Did Sarah Palin Resign as Governor Because of Money?

AP

Sarah Palin
AP

Sarah Palin stepped down from her position as governor of Alaska in the summer of 2009, leaving behind a prominent political career in which she could have bolstered her image as a serious politician. The move left many speculating over Palin's motives, but a profile of Palin in New York Magazine purports to have the answers.

"To many, [Palin's resignation] seemed a mysterious move, defying the logic of a potential presidential candidate, and possibly reflecting some hidden scandal--but in fact the choice may have been as easy as balancing a checkbook," writes Gabriel Sherman.

Money is no longer a problem for Palin, who earned $12 million in the past year.

But before publishing a best-selling book, amassing speaking fees, signing television contracts and so on, Palin was reportedly under financial stress as governor largely because of legal bills.

"Her life was terrible [as governor]," one unnamed adviser says in the article. "She was never home, her [Juneau] office was four hours from her house. You gotta drive an hour from Wasilla to Anchorage. And she was going broke."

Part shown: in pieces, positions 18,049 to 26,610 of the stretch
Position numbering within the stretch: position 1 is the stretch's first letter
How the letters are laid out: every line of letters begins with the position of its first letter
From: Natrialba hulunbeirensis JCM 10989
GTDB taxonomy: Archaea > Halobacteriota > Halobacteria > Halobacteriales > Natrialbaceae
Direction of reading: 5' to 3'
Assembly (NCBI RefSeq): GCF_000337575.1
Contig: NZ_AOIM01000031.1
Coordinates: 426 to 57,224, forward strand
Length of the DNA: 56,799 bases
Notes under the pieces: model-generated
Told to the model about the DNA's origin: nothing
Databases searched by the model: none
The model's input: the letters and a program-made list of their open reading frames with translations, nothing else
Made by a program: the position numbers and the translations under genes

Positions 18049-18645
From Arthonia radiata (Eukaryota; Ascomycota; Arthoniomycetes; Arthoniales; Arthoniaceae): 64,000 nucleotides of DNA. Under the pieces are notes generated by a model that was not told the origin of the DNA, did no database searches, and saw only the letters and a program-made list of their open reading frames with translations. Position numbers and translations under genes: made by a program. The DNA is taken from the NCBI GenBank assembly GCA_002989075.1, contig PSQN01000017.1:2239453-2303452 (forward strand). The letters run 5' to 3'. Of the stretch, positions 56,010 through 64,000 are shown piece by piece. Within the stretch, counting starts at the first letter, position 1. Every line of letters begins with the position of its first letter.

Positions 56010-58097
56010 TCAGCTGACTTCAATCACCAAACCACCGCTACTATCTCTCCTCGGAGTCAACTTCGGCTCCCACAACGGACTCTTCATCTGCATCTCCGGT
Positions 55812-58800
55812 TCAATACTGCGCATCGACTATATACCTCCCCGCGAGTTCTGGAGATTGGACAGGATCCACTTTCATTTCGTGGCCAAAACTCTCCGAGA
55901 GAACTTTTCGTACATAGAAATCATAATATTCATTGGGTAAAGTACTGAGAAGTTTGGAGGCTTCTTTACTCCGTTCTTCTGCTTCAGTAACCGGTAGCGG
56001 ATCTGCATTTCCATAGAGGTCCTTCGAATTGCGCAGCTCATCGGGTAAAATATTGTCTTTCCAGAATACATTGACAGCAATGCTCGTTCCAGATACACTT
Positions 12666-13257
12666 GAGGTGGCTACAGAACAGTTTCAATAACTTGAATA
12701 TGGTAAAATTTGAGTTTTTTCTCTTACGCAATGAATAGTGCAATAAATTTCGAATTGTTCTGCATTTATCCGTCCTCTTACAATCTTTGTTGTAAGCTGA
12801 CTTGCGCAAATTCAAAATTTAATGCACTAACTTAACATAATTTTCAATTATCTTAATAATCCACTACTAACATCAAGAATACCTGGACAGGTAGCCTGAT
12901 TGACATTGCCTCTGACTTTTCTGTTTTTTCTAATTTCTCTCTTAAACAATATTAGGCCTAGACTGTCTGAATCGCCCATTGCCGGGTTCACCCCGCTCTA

Some of Palin's fortune has come under scrutiny as she builds her media persona while keeping the door open for a return to politics. Some Tea Partiers, for instance, criticized Palin for taking her usual speaking fee of $100,00 to speak at the National Tea Party Convention in Nashville, Tenn. Her contract to speak at the convention included $18,000 for private-jet travel for her and five other people, according to two people who've seen the contract, New York Magazine reported.

And while Palin has been coy about her political future, New York magazine reveals she has long had the highest of political ambitions. Palin's former campaign manager, Laura Chase, related a story from 1996, when Palin was running for mayor of Wasilla, Alaska.

"We were sitting at my table one night and I said, 'Sarah, one day you could be governor,'" she said. "She just looked at me and said, 'I don't want to be governor, I want to be president.'"

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